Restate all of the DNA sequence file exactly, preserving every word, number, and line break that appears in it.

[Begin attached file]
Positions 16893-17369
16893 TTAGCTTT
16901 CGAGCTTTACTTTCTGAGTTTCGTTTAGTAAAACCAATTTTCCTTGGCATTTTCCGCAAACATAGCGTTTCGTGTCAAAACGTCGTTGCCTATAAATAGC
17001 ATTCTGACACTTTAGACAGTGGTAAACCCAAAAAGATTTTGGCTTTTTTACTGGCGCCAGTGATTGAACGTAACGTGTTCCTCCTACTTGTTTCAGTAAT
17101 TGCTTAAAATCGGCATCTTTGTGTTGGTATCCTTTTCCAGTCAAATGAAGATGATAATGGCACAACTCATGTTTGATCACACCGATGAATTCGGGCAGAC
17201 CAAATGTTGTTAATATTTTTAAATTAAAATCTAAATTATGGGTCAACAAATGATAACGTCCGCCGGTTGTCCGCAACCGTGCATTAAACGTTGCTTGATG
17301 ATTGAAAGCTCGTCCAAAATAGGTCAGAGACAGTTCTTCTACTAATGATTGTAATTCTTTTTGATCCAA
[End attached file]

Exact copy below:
Positions 16893-17369
16893 TTAGCTTT
16901 CGAGCTTTACTTTCTGAGTTTCGTTTAGTAAAACCAATTTTCCTTGGCATTTTCCGCAAACATAGCGTTTCGTGTCAAAACGTCGTTGCCTATAAATAGC
17001 ATTCTGACACTTTAGACAGTGGTAAACCCAAAAAGATTTTGGCTTTTTTACTGGCGCCAGTGATTGAACGTAACGTGTTCCTCCTACTTGTTTCAGTAAT
17101 TGCTTAAAATCGGCATCTTTGTGTTGGTATCCTTTTCCAGTCAAATGAAGATGATAATGGCACAACTCATGTTTGATCACACCGATGAATTCGGGCAGAC
17201 CAAATGTTGTTAATATTTTTAAATTAAAATCTAAATTATGGGTCAACAAATGATAACGTCCGCCGGTTGTCCGCAACCGTGCATTAAACGTTGCTTGATG
17301 ATTGAAAGCTCGTCCAAAATAGGTCAGAGACAGTTCTTCTACTAATGATTGTAATTCTTTTTGATCCAA